That’s all there is to it. It’s quite simply when you stop to think about it, but when banging out code at the speed of light, who has time to think.. ;-)


How to Enable SSH on the Chumby 8

“Secure Shell or SSH is a network protocol that allows data to be exchanged using a secure channel between two networked devices.” (Secure Shell – Wikipedia, the free encyclopedia ).

What does this mean, and why should it matter to a Chumby developer? To put it simply, SSH allows us to easily connect to the Chumby device through the command line. In turn, this let’s us force the Chumby to do our bidding (insert evil laugh here). What might you want to tell your Chumby device to do? Well, for starters, you might want to tell it to run your application. This is by far the fastest and easiest way to test and debug your Chumby apps. If you’d like to learn more about creating and testing Chumby apps, you can read my full blog post on the topic HERE! But first, make sure you read through this tutorial and get SSH enabled on your Chumby!

Before you can enable SSH, you will first need to unlock the mysteries of the hidden Geek Menu. If you are unfamiliar with how to access the Geek Menu, I recommend that you read my blog post “Accessing the Geek Menu on Your Chumby Device” before continuing. If you’re already skilled in the arts of Chumby geekery, then feel free to move to the next step!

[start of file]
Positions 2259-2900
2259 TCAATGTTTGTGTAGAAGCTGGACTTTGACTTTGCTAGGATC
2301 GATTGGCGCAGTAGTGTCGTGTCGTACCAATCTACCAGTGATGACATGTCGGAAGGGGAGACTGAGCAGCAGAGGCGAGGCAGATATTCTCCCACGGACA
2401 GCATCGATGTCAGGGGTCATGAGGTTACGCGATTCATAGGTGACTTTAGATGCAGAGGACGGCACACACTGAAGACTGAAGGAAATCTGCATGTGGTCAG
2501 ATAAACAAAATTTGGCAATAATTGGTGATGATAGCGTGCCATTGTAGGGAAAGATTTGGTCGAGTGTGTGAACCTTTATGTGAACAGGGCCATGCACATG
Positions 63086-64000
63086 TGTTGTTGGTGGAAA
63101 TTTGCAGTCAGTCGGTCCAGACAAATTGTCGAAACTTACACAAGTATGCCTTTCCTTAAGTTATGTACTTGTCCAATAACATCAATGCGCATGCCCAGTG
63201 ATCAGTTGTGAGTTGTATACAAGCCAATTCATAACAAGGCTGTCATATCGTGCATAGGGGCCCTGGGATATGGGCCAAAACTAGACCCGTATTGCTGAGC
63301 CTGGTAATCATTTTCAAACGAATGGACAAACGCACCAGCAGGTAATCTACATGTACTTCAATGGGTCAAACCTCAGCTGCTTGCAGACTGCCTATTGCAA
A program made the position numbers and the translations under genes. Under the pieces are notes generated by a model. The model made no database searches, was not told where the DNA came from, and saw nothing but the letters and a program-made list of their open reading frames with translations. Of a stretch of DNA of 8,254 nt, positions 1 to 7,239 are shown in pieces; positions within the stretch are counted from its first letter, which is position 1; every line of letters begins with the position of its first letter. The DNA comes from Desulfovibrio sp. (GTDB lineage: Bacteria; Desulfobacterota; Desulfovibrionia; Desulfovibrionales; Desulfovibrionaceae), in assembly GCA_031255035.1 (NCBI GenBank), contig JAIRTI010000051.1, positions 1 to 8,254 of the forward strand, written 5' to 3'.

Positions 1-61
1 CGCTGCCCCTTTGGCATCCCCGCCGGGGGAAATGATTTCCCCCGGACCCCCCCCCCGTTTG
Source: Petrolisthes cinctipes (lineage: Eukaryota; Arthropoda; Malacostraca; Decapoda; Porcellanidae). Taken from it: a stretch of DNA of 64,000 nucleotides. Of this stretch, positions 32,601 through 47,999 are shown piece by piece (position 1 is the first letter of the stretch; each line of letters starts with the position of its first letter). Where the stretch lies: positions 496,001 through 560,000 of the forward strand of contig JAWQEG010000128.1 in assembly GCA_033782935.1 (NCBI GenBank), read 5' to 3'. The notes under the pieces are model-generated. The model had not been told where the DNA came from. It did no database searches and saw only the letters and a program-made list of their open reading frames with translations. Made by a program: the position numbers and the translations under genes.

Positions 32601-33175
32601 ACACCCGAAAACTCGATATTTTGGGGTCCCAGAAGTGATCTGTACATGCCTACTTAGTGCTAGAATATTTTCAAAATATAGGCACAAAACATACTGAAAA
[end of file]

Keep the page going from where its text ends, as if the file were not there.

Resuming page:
Once you’ve made your way into the Geek Menu, enabling SSH is a simple matter of clicking the button labeled “SSHD.” You should see a small Chumby logo appear next to the button, then quickly disappear. SSH is now enabled on your chumby device!

It’s important to note that SSH will only stay enabled until you reboot your Chumby. If you shut down your device, then start it up again, you will need to go through these steps again to re-enable SSH.

If you’re lazy like me, and don’t want to have to go through the process of enabling SSH each time you restart your device, you can SSH into your Chumby and enter the following command:

Once this command has been entered, SSHD will be enabled on your Chumby device by default! You can find more info. on this as well ass other cool tips and tricks at you can do with SSH at: Chumby tricks – ChumbyWiki

That’s all there is to it! Now that you have SSH enabled, why not check out my post on “Connecting to a Chumby Device Over SSH.”